# NavList:

## A Community Devoted to the Preservation and Practice of Celestial Navigation and Other Methods of Traditional Wayfinding

**Re: Celestial predictions. was:[NAV-L] Old style lunar**

**From:**Frank Reed CT

**Date:**2004 Dec 12, 19:24 EST

George H, you wrote:

"That's all very well, but in practical terms, what does a mariner, given
an

on-board laptop, do to obtain positions by such methods as Frank

advocates, when at sea? First, take a mariner that's very computer-savvy,

and then take another that isn't. Just how do they go about it?"

on-board laptop, do to obtain positions by such methods as Frank

advocates, when at sea? First, take a mariner that's very computer-savvy,

and then take another that isn't. Just how do they go about it?"

How long is your trip? If I were planning to spend two months
cruising without touching an Internet-enabled port, I would simply print out the
pages. If I were advising another coder how to do it from scratch, I would first
request a consulting fee. If there's sufficient demand, I'll produce a
commercial version of my own software (but I'm skeptical that such demand
exists).

And:

"In practical terms, there's no requirement for position accuracy to be to

an arc-second."

"In practical terms, there's no requirement for position accuracy to be to

an arc-second."

I chose arcsecond accuracy simply because that's one step BETTER than that
required by any navigational calculation. Since the Nautical Almanac lists
positions to the nearest tenth of a minute, positional data accurate to the
nearest arcsecond will match the published tables except approximately one in
six times (when the rounding might shift the last digit in the wrong
direction). You will find that almost everyone who is doing these sorts of
calculations is aiming for arcsecond or better accuracy. Umland, Reis,
Wepster... they're all trying for that level of accuracy, though not always with
success.

And:

"Meeus' algorithms do all that's necessary to obtain on-board

positions to quite sufficient accuracy for any maritime application, lunar

distances included."

positions to quite sufficient accuracy for any maritime application, lunar

distances included."

I agree that the algorithmic approach is fine for standard line of position
navigation under the assumption that we're not going to worry about errors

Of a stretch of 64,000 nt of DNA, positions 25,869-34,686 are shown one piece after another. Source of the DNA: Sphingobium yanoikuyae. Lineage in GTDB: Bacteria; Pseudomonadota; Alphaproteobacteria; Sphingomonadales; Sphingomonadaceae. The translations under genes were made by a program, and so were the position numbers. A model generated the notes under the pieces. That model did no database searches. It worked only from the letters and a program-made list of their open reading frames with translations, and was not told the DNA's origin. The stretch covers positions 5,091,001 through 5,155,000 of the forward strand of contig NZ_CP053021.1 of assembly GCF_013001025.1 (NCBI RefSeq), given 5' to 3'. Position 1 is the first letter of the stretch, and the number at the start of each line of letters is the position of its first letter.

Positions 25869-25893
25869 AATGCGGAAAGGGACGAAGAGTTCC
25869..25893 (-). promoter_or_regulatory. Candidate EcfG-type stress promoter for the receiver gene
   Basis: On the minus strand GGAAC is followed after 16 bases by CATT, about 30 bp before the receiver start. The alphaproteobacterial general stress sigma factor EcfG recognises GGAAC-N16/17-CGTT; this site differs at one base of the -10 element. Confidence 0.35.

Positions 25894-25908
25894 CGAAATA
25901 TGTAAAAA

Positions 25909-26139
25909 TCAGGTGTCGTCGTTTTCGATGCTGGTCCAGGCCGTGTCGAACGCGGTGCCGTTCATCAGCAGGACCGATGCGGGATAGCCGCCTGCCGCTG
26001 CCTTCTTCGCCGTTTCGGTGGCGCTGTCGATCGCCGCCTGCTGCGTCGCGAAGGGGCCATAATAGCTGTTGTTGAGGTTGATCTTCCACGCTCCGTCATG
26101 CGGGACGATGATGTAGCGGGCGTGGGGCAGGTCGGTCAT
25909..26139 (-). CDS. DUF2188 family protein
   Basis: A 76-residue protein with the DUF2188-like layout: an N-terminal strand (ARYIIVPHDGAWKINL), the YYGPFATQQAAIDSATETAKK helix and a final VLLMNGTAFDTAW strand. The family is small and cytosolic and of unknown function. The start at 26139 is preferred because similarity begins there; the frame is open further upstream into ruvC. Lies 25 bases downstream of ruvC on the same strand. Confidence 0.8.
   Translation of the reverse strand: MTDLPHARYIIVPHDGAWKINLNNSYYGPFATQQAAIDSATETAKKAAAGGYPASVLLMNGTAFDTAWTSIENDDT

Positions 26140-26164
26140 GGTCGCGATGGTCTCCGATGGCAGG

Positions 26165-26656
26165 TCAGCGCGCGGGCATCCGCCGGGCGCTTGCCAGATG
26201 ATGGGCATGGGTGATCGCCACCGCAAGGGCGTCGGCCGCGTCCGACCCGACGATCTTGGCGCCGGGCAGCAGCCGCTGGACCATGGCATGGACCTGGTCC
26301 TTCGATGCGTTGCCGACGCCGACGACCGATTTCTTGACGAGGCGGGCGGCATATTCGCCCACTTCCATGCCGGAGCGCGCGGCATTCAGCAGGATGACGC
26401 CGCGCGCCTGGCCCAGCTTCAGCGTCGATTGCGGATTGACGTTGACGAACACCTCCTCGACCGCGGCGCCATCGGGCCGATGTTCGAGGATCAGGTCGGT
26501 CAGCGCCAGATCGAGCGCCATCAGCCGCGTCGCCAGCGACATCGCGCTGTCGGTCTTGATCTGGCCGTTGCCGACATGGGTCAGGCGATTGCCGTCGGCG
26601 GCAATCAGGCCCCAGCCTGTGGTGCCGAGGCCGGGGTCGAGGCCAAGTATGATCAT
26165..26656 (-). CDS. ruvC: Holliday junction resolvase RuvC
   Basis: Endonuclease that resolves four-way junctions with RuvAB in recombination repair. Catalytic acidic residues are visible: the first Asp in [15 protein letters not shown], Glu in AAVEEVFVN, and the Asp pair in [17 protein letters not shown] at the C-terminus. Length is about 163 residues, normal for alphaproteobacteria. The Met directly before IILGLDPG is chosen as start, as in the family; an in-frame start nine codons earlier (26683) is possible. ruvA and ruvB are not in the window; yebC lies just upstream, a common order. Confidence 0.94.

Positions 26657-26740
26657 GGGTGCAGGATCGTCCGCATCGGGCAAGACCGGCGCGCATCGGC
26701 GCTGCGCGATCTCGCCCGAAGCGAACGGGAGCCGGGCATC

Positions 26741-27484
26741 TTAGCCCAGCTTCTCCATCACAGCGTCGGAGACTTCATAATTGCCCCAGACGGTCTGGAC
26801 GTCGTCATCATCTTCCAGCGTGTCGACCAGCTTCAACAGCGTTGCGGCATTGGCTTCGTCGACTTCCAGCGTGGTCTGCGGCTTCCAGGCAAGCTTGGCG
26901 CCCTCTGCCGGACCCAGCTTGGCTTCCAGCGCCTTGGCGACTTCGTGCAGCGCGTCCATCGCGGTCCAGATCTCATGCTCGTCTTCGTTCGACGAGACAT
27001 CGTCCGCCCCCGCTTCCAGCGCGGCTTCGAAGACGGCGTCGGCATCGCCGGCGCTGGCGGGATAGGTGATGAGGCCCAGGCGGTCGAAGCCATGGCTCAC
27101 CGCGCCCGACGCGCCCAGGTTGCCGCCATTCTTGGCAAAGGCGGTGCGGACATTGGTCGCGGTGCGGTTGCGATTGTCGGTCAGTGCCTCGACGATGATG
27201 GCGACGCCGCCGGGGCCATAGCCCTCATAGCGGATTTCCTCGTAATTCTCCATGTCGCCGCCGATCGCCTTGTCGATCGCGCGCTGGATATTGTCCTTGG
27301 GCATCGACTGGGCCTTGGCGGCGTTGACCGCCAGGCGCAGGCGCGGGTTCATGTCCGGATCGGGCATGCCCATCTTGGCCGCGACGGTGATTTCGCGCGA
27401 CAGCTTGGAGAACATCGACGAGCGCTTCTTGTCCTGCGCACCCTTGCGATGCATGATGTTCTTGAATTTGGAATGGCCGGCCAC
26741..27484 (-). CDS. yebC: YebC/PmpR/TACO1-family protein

smaller than 1 minute of arc. But I really do not think it's true that the
algorthms published by Meeus are sufficient for lunar distance calculations.
Meeus himself says that the Moon's longitude will be in error by as much as 10
seconds of arc. If you don't mind errors in your predicted lunars as large
as 0.2 minutes of arc, then yes, you could use those Meeus algorithms. No
problem. But why?? Unless you're dealing with a very old calculating device, you
only need a megabyte to store a long-term almanac that can be much
more accurate (42,000 bytes per year for the Sun, Moon, and 4 navigational
planets at arcsecond accuracy).

George scoffs:

"Frank is always quick to scoff, with words like "absurd"."

"Frank is always quick to scoff, with words like "absurd"."

No, Frank isn't always quick to scoff. Sometimes Frank is rather slow to scoff. At least that's what Frank thinks.

And George writes:

"If there's a computer on board, what's the problem in using it to make
such calculations

using the algorithms that Meeus provides? Where lies the "absurdity"? "

using the algorithms that Meeus provides? Where lies the "absurdity"? "

It all depends on your goal. Shooting lunars is a hobby for those people
who experiment with them today. If keyboarding coefficients out of a book
by Meeus is ALSO one of your hobbies, then of course, do whatever makes you
happy.

And George scoffs:

"At sea, we can do without such "tiny factors as the
gravitational

perturbations induced by the largest asteroids." Is Frank REALLY prosing

that as an argument for switching to a precomputed ephemeris? If so, how

much difference can those perturbations make? Come off it, Frank."

perturbations induced by the largest asteroids." Is Frank REALLY prosing

that as an argument for switching to a precomputed ephemeris? If so, how